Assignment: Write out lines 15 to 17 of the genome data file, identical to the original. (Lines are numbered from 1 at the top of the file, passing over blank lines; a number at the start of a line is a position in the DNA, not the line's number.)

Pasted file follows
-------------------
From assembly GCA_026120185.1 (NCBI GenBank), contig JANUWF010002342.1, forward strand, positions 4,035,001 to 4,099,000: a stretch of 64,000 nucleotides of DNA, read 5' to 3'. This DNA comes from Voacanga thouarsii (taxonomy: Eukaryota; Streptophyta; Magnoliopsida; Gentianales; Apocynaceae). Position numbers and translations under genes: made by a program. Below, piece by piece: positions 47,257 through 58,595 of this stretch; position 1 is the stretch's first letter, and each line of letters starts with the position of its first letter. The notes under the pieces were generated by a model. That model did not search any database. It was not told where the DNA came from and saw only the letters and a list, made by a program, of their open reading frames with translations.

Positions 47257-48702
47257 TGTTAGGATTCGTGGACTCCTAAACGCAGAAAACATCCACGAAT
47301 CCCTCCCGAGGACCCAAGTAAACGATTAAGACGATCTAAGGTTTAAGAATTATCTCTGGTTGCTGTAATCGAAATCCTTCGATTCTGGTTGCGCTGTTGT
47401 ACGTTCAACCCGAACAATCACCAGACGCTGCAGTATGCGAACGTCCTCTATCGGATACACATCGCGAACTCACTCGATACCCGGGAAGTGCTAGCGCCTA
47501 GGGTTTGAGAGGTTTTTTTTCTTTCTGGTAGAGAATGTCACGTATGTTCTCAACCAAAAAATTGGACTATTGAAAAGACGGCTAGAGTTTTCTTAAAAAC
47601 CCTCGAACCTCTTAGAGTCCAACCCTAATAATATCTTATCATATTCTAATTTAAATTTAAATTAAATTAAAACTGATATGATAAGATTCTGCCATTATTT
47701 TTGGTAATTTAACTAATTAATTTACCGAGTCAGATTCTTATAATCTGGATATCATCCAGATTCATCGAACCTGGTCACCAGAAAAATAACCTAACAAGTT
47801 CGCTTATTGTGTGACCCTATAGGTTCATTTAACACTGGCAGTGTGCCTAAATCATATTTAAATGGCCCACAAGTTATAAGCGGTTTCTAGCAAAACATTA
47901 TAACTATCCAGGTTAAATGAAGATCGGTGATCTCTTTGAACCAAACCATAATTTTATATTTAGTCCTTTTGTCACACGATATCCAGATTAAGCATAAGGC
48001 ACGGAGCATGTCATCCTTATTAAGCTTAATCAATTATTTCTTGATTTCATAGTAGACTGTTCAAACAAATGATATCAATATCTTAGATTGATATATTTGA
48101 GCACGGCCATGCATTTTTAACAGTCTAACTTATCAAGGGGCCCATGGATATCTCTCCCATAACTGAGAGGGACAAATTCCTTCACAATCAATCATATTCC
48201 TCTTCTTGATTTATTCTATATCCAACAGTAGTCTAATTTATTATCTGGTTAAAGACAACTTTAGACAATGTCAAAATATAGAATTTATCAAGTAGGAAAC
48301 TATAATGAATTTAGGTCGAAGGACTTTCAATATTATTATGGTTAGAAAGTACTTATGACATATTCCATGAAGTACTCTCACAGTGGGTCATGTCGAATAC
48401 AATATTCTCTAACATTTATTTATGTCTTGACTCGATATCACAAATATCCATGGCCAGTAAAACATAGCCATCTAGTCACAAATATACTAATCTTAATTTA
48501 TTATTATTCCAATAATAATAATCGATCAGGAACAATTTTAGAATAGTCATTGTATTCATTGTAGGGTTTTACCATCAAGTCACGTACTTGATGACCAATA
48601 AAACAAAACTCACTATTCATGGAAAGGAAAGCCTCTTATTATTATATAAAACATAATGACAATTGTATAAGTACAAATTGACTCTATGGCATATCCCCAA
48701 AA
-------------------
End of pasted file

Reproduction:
48401 AATATTCTCTAACATTTATTTATGTCTTGACTCGATATCACAAATATCCATGGCCAGTAAAACATAGCCATCTAGTCACAAATATACTAATCTTAATTTA
48501 TTATTATTCCAATAATAATAATCGATCAGGAACAATTTTAGAATAGTCATTGTATTCATTGTAGGGTTTTACCATCAAGTCACGTACTTGATGACCAATA
48601 AAACAAAACTCACTATTCATGGAAAGGAAAGCCTCTTATTATTATATAAAACATAATGACAATTGTATAAGTACAAATTGACTCTATGGCATATCCCCAA